Eternity Martis says this book by Dionne Brand changed the way she thought about writing
Eternity Martis is a Toronto-based journalist, author and senior editor at Xtra. Her first book, They Said This Would Be is a memoir about the difficulty of navigating through white spaces as one of the few students of colour on campus, and asks us to confront the systemic issues that define the college experience for racialized and marginalized students.
Martis told The Next Chapter about a book that change the way she thinks about writing.
"A book that was fundamental to my writing process and me becoming a writer was Dionne Brand's What We All Long For, which is about a group of four diverse people trying to navigate friendship and love in Toronto while they're in school. As a young person, I was in AP English when I was about 16 or 17 years old and it was the first time I was open to all these kinds of books. For a book assignment, I chose Dionne Brand's What We All Long For. It opened my eyes to the kinds of the lives that were out there, the lives that I felt I was living or wanted to live.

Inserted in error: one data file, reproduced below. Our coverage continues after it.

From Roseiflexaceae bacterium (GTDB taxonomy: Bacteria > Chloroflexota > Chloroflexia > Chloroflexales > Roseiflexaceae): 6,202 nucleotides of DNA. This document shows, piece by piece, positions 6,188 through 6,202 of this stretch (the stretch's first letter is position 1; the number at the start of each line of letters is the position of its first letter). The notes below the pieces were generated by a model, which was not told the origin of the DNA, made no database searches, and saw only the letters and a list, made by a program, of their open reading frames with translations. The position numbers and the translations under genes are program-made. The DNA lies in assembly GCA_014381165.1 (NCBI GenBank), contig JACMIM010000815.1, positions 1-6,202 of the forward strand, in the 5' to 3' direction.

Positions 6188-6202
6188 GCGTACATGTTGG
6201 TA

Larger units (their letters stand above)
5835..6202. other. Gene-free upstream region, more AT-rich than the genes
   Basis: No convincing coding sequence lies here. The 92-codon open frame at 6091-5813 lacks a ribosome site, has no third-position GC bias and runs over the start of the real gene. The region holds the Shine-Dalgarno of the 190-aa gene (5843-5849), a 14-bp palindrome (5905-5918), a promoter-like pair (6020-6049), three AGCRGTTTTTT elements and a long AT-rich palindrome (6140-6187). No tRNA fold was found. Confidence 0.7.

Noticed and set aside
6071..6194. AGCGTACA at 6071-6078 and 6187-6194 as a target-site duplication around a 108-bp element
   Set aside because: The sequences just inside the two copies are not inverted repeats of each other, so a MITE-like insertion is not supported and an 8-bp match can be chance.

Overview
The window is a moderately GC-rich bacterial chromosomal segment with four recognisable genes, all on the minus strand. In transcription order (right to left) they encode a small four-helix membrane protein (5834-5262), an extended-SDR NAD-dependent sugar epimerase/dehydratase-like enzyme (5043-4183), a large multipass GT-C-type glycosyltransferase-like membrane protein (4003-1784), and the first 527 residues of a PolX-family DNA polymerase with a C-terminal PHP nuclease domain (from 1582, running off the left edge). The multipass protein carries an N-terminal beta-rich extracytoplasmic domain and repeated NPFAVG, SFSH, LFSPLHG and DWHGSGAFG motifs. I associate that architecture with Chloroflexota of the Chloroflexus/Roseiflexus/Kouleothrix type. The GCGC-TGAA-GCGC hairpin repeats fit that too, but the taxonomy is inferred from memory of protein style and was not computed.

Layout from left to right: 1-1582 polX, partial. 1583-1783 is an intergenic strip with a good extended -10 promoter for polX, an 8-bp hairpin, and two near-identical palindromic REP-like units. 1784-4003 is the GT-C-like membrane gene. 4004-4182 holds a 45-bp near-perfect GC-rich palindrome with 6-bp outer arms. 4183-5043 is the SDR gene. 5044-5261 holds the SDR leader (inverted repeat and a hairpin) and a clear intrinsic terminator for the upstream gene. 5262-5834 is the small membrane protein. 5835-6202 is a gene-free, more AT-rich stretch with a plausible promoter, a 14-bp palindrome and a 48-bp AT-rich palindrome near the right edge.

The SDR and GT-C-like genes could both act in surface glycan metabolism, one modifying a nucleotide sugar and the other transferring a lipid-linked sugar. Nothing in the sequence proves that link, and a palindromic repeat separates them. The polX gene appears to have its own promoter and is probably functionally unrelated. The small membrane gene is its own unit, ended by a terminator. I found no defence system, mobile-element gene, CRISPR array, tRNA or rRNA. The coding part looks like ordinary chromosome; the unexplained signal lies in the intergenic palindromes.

There was so much about friendship and love and queerness and what it meant to be a woman of colour and a queer woman of colour.
"There was so much about friendship and love and queerness and what it meant to be a woman of colour and a queer woman of colour. It opened my eyes. I was like, 'Wow, I could write this stuff.' So every now and again, when I'm doing my own writing, I think about that book and what it meant to me. I often wonder if it was the launching pad for my own writing career."
- Why Dionne Brand is fascinated with Toronto — and how the diverse love and lives of its citizens intersect
Eternity Martis's comments have been edited for length and clarity.